Monthly Archives: October 2015


God’s Beauty in the Details

“That first experience as a camp director was a big step on my journey from a self-centered life to a Jesus-centered life. I remember meeting Eric at that first camp. Eric was a nine-year-old foster child. I was sitting next to him during the birthday celebration for all of the kids. Gifts were handed out to each child. Eric had placed his gift box next to him and was slowly and carefully peeling back the seal on the envelope that was attached to the top of the gift. He pulled out the card and stared at the front of it for a long time. He then slowly opened the card and stared at the inside of the card. When he closed it and began staring at the front cover again, I grew anxious. 

“Eric,” I said, “Don’t you want to open your present?” 

He never once took his eyes off that card. He just said, “This is a birthday card. I have never had a birthday card before.”” 

– Richard Tizzano


Anything is possible!

“Our first year, I asked one of our campers, Danny, if he liked having camp on a college campus. He exclaimed, “Yes, I love it! It’s really pretty and it makes me want to go here.” 

I told him that he definitely could attend this college one day, but Danny said he couldn’t because his foster parents told him he was about to flunk out of fifth grade and would be flipping burgers for the rest of his life. For the rest of the week, we really worked to build up Danny’s self-esteem. A few weeks later, a couple from our camp became his foster parents. He immediately went from getting D’s and F’s to receiving A’s and B’s. It was clear that in order to succeed, Danny simply needed people in his life who truly loved and supported him. Today Danny is married and is a US Marine in the Special Forces. He visited us at one of our RFK trainings a few years ago to see everyone and thank them. God is doing wonderful things in his life”

-Rhonda Montgomery


“I’ve never had a birthday party.”

“While my wife and I were walking from the swimming pool to the cafeteria, I was complaining and moaning about it being at such an exhausting camp. I was really upset because my birthday was coming up that Thursday, while we were at camp (I would turn 26).

Robin was trying to console me and confront my attitude when Jason spoke up behind me: “Hey, it’s my birthday this week, too!”

Without realizing it, a group of children had been following us. I was so embarrassed. Did you know that children listen to adult conversations? I found out that they do. I spun around and got down on his level to ask about his favorite birthday gift or party (a common question I ask kids). His answer stripped away what little I had left of my worldview.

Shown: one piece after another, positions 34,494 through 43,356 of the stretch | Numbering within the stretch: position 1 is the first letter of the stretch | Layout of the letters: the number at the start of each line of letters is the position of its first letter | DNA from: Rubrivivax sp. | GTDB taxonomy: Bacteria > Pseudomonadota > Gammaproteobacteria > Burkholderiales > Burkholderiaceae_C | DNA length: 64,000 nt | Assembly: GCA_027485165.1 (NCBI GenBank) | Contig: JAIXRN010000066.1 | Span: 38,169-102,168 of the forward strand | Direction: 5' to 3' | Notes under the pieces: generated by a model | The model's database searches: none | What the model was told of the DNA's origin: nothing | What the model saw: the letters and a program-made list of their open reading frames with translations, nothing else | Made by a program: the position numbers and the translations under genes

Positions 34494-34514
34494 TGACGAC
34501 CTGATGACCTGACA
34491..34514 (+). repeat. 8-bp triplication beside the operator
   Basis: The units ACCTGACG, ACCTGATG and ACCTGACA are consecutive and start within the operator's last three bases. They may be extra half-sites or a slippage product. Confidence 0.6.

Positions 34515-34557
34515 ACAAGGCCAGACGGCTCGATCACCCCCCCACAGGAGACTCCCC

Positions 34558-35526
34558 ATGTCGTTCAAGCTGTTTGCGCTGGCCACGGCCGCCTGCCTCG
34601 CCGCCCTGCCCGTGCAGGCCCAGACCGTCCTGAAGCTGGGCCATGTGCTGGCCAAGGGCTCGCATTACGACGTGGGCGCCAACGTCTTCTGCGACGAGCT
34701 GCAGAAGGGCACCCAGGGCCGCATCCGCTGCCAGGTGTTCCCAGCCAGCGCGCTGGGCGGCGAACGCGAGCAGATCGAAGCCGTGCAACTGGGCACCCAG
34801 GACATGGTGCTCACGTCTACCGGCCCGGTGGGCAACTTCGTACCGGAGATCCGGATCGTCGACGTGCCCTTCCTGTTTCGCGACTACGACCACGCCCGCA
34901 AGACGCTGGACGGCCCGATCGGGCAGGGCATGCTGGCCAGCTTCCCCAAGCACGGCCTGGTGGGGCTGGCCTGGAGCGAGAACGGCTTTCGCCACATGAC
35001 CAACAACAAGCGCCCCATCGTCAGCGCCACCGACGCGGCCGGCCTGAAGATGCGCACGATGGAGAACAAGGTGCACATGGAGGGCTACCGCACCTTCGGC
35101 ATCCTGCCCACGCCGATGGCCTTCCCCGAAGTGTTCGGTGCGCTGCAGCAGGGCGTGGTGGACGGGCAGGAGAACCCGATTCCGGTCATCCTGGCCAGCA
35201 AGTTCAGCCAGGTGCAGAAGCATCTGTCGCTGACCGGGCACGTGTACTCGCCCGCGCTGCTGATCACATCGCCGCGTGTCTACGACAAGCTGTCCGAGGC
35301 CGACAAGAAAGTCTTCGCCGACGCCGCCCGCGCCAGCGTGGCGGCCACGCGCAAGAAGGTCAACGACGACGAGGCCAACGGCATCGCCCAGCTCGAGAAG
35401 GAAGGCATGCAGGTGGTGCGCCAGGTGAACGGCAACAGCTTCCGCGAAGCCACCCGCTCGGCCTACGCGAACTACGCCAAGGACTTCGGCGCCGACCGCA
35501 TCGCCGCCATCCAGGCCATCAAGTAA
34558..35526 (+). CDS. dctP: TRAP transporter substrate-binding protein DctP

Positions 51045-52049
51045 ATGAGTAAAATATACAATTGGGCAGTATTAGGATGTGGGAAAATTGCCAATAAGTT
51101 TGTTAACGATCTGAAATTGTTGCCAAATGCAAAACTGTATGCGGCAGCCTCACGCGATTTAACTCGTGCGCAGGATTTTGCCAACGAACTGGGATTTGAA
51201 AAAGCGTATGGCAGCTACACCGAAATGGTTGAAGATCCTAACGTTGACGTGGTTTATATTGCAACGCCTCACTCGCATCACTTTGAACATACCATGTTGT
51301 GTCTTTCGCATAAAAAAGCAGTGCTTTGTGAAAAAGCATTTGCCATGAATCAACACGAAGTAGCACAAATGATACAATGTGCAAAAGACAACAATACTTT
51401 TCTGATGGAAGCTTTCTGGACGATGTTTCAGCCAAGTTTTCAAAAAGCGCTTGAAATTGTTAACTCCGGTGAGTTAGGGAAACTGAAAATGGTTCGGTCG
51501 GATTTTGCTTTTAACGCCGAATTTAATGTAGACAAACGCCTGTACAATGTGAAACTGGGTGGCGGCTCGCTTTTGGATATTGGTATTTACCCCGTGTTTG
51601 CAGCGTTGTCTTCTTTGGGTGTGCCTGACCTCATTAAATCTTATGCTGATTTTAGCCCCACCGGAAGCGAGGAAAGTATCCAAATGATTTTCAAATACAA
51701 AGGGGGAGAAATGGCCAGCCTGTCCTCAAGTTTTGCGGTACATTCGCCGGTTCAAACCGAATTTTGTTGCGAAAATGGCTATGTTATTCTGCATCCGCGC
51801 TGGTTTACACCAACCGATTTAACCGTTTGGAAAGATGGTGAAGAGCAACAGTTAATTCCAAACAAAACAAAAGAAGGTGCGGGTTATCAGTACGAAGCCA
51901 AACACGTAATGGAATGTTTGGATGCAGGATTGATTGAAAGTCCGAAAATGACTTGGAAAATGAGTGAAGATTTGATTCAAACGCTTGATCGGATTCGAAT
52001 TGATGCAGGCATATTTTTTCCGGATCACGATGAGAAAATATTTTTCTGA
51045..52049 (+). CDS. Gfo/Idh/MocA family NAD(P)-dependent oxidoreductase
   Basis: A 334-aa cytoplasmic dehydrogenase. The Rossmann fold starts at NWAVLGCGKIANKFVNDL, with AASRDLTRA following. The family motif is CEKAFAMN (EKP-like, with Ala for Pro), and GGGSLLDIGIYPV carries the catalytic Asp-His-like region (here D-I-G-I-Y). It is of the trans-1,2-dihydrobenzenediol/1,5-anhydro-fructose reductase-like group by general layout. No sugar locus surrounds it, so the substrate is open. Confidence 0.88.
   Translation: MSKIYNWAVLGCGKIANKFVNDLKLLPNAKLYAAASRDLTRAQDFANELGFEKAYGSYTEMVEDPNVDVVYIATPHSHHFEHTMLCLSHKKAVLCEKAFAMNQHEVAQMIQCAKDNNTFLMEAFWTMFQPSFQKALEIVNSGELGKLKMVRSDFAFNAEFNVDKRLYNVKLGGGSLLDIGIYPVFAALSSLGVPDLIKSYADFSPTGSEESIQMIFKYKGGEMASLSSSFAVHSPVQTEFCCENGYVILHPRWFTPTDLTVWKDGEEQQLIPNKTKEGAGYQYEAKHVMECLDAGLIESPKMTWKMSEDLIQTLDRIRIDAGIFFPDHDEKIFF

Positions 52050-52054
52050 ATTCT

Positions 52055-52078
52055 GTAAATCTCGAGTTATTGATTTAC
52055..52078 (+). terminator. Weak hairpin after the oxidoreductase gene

“I’ve never had a birthday party.”

I didn’t have any words. I was stunned. I grew up in a very chaotic childhood, and yet even we had birthday celebrations. What kind of world do I live in where children are not celebrated, are not told how precious they are, are not recognized at all? Oh, so this is the world of abandonment, abuse, and neglect.

Injustice consumed my thoughts, and I had a choice to make. I could play the “oh, that’s sad” game and go on my way, or I could choose to make a difference to this one. I went down to the nearest store and bought a watch for Jason. I asked my wife how I should go about giving it to him. She replied back with a much more complicated question.

“What about the other children? How many of them haven’t had a birthday celebration?”

I was trying to do my one “God deed” and take care of Jason, and along comes a mom who thinks about all the children. I thought Jason’s story was an anomaly, an outlier. We asked and found out that none of the children had birthday celebrations, and two of the little girls didn’t even know the date they were born.

What’s wrong with us? We can procreate, but we can’t celebrate? We can make children, but can’t nurture them? Not on my watch; not while they are in our care. We had birthday celebrations for every camper. We sang the song, we ate the cake, and we had presents for each one of them. They tore into the gifts while the adults stood by and cried a mixture of joy and shame.

Oh, the children have taught us plenty. I can say that they have wrecked my world, and now I see them all in shades of royal purple. I’m a “lifer” because I am no longer ignoring our responsibility and calling to the least of these, our modern-day orphans. All we wanted to do was run a camp for hurting children. Then all we wanted to be was world changers. Now, we understand the importance of just changing the world of one.”

– Glenn Garvin (VP of Camps, Clubs, and Mentors)